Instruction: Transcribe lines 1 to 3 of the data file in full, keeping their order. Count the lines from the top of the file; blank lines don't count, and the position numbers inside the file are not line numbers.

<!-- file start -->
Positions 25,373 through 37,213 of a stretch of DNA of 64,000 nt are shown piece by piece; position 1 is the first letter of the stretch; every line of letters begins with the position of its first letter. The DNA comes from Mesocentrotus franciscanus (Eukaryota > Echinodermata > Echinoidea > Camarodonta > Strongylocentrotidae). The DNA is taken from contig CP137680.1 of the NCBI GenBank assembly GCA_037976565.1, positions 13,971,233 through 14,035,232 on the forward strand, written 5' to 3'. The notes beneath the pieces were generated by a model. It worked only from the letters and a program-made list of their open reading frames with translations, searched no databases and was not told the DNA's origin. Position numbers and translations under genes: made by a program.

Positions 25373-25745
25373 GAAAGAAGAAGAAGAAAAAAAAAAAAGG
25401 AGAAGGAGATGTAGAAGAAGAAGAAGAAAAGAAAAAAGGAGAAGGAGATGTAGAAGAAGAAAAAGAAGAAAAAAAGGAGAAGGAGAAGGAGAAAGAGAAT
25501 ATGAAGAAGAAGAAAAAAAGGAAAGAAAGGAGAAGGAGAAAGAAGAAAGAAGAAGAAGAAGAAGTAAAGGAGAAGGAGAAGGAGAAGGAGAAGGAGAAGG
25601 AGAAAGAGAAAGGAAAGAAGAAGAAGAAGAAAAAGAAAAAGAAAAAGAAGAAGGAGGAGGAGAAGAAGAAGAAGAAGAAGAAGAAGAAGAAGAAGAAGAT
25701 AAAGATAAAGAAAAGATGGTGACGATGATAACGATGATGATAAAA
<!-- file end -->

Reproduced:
Positions 25,373 through 37,213 of a stretch of DNA of 64,000 nt are shown piece by piece; position 1 is the first letter of the stretch; every line of letters begins with the position of its first letter. The DNA comes from Mesocentrotus franciscanus (Eukaryota > Echinodermata > Echinoidea > Camarodonta > Strongylocentrotidae). The DNA is taken from contig CP137680.1 of the NCBI GenBank assembly GCA_037976565.1, positions 13,971,233 through 14,035,232 on the forward strand, written 5' to 3'. The notes beneath the pieces were generated by a model. It worked only from the letters and a program-made list of their open reading frames with translations, searched no databases and was not told the DNA's origin. Position numbers and translations under genes: made by a program.

Positions 25373-25745
25373 GAAAGAAGAAGAAGAAAAAAAAAAAAGG